Ever since Qatar was awarded the event in 2010, it has been developing rapidly in response. The World Cup will take place across eight Qatar stadiums in November and December, with seven of them new and one with renovations to bring it to capacity. The country expects over one point five million visitors, which has required extensive infrastructure development. The two hundred and twenty billion dollar price tag includes all the hotels, roads, public spaces, transportation, and stadiums involved. The stadiums alone cost between six and ten billion dollars in total.
How is Qatar's arena construction controversial?
All this infrastructure and arena construction has come at a cost that isn't just about money: a human cost. Pressure to build fast and cut costs led to the deaths of many migrant workers as they built these arenas. According to Amnesty International, there are over one point seven million migrant workers in the country, who account for over ninety percent of the workforce. Many of these migrant workers have been subject to systemic abuse and poor working conditions.(source: Sky News)
Analysts estimate a total of seven thousand migrant worker deaths related to the World Cup preparations. Since 2017, the Qatar government has passed some legislation to protect workers from heat stress and give migrant workers more rights such as insurance programs and even compensation packages for abuse. But critics say the measures don't go far enough, and the government recently admitted that workers in the private sector are still being exploited.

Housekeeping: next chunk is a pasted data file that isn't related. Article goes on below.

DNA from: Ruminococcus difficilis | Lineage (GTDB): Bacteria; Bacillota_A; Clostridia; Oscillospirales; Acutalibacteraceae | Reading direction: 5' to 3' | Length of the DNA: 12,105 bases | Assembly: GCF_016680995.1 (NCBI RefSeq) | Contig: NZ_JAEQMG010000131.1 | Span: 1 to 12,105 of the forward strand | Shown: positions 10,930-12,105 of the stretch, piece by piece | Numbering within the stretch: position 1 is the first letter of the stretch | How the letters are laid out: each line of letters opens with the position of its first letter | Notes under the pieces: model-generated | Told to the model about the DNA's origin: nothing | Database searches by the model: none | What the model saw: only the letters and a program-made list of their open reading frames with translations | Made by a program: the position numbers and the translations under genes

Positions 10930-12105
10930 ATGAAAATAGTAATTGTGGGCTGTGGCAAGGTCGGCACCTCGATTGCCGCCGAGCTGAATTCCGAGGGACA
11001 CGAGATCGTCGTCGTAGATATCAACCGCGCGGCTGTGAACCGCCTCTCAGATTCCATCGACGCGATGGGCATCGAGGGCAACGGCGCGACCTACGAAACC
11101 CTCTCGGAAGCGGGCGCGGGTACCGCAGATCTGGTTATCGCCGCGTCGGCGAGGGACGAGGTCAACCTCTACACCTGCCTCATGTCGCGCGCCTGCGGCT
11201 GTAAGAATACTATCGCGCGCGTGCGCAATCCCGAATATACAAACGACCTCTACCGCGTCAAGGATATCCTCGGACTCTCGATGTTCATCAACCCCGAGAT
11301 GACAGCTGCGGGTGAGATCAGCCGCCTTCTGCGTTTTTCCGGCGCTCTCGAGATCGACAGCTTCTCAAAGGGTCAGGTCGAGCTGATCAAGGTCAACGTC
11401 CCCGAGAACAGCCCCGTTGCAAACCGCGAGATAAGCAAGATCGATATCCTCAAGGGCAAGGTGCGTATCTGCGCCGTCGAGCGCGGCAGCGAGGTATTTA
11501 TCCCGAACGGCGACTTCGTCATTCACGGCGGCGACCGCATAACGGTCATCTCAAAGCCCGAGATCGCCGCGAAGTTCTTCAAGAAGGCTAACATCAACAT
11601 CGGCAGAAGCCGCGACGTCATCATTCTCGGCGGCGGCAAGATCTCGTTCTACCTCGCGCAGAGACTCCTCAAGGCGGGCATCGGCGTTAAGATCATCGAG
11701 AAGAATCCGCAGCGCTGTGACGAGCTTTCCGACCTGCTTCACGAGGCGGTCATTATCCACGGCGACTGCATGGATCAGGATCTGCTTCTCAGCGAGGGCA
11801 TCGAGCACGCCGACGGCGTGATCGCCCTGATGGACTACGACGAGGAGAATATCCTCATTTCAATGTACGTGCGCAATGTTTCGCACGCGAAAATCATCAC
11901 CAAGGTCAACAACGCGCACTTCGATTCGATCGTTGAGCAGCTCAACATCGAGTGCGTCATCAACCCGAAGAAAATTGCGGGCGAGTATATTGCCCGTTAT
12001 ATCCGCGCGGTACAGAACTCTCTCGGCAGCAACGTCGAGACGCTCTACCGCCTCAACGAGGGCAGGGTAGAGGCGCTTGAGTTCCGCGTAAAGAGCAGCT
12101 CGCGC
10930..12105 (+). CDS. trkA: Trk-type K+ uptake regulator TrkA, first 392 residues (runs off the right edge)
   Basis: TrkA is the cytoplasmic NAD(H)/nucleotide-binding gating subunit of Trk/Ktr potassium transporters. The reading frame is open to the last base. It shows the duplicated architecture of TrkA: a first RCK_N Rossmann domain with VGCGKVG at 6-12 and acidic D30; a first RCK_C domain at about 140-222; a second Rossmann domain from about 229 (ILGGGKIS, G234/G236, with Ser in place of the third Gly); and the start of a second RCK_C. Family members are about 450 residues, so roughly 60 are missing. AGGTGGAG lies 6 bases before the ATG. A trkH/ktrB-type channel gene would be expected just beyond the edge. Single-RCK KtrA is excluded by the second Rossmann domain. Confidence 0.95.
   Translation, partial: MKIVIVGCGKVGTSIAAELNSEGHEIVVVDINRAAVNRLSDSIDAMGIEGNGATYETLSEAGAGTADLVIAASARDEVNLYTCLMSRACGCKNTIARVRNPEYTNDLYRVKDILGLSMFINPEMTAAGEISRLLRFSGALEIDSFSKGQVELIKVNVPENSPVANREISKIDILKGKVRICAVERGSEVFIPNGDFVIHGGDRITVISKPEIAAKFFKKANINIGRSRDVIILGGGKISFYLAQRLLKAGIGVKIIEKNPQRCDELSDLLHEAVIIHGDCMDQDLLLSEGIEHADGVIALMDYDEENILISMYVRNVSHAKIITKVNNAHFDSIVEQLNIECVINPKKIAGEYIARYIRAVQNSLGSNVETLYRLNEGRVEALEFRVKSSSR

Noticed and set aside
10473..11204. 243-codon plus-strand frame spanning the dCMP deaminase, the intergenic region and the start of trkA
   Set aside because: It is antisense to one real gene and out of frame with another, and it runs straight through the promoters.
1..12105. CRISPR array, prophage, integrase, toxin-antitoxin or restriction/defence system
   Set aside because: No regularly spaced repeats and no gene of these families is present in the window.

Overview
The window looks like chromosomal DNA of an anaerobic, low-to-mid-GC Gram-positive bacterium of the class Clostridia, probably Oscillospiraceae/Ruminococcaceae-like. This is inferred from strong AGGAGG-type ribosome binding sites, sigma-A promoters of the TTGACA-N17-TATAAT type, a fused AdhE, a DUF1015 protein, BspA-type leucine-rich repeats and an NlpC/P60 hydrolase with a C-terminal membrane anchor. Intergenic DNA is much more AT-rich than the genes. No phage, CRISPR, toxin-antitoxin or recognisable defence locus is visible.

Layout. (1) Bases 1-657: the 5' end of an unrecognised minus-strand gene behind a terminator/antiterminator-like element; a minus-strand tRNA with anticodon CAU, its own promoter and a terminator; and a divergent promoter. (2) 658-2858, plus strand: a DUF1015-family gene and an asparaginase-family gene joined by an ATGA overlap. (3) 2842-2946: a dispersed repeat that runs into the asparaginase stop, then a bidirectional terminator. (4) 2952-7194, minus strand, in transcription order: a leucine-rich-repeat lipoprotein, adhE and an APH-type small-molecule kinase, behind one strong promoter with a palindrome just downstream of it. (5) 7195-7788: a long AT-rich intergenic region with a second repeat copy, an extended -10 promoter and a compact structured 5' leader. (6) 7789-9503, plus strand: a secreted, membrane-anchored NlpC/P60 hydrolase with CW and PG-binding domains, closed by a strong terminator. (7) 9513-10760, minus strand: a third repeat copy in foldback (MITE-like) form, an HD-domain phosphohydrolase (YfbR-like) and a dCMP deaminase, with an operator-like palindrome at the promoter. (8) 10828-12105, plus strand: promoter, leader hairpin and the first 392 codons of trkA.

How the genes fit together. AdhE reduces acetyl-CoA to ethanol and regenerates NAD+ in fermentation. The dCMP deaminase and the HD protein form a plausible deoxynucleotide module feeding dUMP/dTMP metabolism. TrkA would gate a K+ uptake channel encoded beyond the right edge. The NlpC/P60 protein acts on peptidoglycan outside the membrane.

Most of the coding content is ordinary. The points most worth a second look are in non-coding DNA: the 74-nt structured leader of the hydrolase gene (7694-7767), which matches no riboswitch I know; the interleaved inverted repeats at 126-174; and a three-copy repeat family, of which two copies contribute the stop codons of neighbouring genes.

How much is the 2022 World Cup expected to make?
So will all this cost and effort be worth it? Qatar expects its World Cup to add up to seventeen billion dollars to its economy over the next three years. Even if the upfront profits seem a bit low, Qatar hopes to continue to benefit from the tournament for years to come. The country wants to use the tournament to showcase its expansion as a major country and attract lifelong tourists. Interestingly, Qatar has a total ban on alcohol, making it the first tournament where alcohol will be banned, which could significantly impact fans' spending decisions during the event. Which could hurt its profits more than anything.(source: Bloomberg)
But the big winner is likely to be FIFA. For the 2014 Brazil World Cup, FIFA spent two point two billion dollars and earned four point eight billion in revenue. That's a pretty good return on investment. With lower expenses for 2022, it's safe to say that FIFA will make even more this year off the event in Qatar.
How do World Cup profits compare to other major sporting events?
Football remains the single most popular sport in the world, and with great popularity comes great revenue. Between 2015 and 2018, FIFA generated nearly six point five billion dollars, with over five billion generated by the 2018 World Cup alone. Compare that to the last Super Bowl, which generated roughly a fourth of that, and you can see why every country on Earth wants to host the World Cup. The only other major sporting event to attract more viewers is the Summer Olympics. The most recent Olympic games saw three point five billion viewers tune in, while over one billion watched the last World Cup. (source: the18.com)
So who's the next host country after Qatar? It will be hosted in sixteen cities across North America. And the anticipated economic impact will be similar to Qatar's, with over five billion dollars in short-term economic activity and over forty thousand jobs created. These cities will likely look to Qatar to see what goes right… and what goes wrong. Thanks for reading!